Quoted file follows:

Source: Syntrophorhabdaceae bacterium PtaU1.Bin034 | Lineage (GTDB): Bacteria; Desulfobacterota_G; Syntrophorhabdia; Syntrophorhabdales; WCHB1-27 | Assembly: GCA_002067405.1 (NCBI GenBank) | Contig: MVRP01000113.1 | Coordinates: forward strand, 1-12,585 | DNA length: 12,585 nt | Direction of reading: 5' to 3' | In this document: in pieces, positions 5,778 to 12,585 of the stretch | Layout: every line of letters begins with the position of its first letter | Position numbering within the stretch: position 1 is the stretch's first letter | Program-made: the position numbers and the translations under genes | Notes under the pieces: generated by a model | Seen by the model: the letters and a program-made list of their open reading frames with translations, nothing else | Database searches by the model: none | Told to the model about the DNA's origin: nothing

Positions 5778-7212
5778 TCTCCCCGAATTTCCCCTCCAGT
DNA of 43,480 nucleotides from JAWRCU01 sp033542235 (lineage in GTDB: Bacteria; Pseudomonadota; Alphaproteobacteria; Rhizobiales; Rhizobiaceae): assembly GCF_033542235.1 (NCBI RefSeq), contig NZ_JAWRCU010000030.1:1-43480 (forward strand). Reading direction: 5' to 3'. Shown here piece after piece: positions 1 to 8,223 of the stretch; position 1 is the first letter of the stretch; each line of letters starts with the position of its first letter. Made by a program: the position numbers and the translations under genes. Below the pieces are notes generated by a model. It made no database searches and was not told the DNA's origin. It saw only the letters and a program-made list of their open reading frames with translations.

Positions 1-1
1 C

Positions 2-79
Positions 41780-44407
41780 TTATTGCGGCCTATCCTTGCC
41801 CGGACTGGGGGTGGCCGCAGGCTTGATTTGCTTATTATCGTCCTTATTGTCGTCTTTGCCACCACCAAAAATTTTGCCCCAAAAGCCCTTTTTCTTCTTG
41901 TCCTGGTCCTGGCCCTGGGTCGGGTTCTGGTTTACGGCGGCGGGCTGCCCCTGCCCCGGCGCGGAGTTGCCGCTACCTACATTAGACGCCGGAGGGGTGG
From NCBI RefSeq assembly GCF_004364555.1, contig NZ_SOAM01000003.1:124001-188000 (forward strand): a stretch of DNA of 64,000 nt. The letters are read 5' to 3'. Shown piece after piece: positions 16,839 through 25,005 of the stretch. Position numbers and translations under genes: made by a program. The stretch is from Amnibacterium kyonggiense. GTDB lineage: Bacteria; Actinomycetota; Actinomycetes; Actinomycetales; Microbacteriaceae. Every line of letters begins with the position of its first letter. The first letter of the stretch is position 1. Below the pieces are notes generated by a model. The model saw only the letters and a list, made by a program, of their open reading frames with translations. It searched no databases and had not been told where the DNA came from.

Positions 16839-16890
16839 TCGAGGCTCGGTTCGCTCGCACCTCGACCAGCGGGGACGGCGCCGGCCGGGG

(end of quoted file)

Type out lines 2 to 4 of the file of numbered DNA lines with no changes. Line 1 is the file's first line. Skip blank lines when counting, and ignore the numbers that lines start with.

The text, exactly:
Positions 5778-7212
5778 TCTCCCCGAATTTCCCCTCCAGT
DNA of 43,480 nucleotides from JAWRCU01 sp033542235 (lineage in GTDB: Bacteria; Pseudomonadota; Alphaproteobacteria; Rhizobiales; Rhizobiaceae): assembly GCF_033542235.1 (NCBI RefSeq), contig NZ_JAWRCU010000030.1:1-43480 (forward strand). Reading direction: 5' to 3'. Shown here piece after piece: positions 1 to 8,223 of the stretch; position 1 is the first letter of the stretch; each line of letters starts with the position of its first letter. Made by a program: the position numbers and the translations under genes. Below the pieces are notes generated by a model. It made no database searches and was not told the DNA's origin. It saw only the letters and a program-made list of their open reading frames with translations.